Average Temperatures & Weather Patterns In Lake George By Season
Wondering about what to expect when visiting Lake George? Check out the info below on average weather and temperatures in Lake George, NY so you can better plan your trip.
Temperatures are usually in the 30's, 40's, and 50's during most of March and April in Lake George. These high temps will rise quickly into the 60's and 70's by the month of May. Regular snowfall usually gives way to rain come April, and May is generally dry, sunny and warm. Changing weather patterns have made spring more unpredictable in Lake George, with wider temperature swings over a longer period of time. You may notice that one year the rains come in April, while the next May is wet and cold.
June, July and August are the hottest months of the year in Lake George. Temperatures can range from the mid-60's in early June and late August to the high 80's and even 90's in the heat of mid-July to early-August. The great thing is the temps are warm, but humidity is relatively low and there are plenty of ways to cool off in the water! Most summers are fairly dry with a passing summer shower likely about once or twice every few weeks.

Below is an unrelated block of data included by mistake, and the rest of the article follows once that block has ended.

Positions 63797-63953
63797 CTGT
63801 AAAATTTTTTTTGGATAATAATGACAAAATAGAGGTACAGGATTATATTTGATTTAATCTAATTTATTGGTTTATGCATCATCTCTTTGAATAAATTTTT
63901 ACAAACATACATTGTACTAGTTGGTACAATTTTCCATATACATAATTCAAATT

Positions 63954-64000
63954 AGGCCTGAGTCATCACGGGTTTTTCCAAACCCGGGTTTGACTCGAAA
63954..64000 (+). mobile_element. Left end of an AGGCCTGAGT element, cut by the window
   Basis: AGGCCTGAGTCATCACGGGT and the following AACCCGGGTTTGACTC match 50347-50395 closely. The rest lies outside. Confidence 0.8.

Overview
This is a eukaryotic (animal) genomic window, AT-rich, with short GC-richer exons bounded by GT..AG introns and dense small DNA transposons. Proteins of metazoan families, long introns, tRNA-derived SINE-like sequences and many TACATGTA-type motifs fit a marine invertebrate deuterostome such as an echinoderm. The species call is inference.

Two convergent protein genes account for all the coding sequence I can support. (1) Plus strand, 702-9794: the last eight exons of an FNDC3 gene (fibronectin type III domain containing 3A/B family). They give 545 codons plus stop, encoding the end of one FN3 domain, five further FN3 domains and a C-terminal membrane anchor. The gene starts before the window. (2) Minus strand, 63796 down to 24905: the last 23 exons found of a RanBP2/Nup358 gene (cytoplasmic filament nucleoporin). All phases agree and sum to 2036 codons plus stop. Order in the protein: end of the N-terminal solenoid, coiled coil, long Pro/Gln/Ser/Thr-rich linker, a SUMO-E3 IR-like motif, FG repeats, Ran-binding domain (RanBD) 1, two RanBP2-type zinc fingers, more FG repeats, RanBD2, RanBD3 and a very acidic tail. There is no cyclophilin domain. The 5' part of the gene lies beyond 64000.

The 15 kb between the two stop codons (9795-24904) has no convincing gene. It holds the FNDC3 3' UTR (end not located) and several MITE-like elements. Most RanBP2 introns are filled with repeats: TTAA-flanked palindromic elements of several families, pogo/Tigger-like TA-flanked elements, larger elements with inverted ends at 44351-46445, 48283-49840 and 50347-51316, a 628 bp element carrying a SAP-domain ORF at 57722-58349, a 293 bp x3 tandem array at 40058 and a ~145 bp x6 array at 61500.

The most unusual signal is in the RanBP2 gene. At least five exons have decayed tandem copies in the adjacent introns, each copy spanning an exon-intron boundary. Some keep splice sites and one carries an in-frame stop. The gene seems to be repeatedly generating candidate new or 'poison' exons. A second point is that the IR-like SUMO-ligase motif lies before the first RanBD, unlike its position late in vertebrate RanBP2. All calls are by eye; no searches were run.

September starts off the fall season in Lake George with temperatures in the 60's and 70's, quickly cooling down to the 40's and 50's in October. During November, temperatures drop into the 30's and below. By season's end, light snowfall is possible (though rare).
The Lake George winter sees plenty of snowfall and chilly temperatures. December kicks off the winter season with temperatures usually in the teens and 20's, though sometimes dipping below zero. The cycle continues in January, February and through about mid-March each year. Recently, winters have been more mild in Lake George, with a few weeks or days of very cold weather intermittently sprinkled amongst the generally above-freezing temperatures. This has affected snowfall and ice formation on the lake. If you are not sure whether the ice is safe, be sure to read this handy ice-safety infographic or check back with our Around-the-Region blog for info on ice thickness.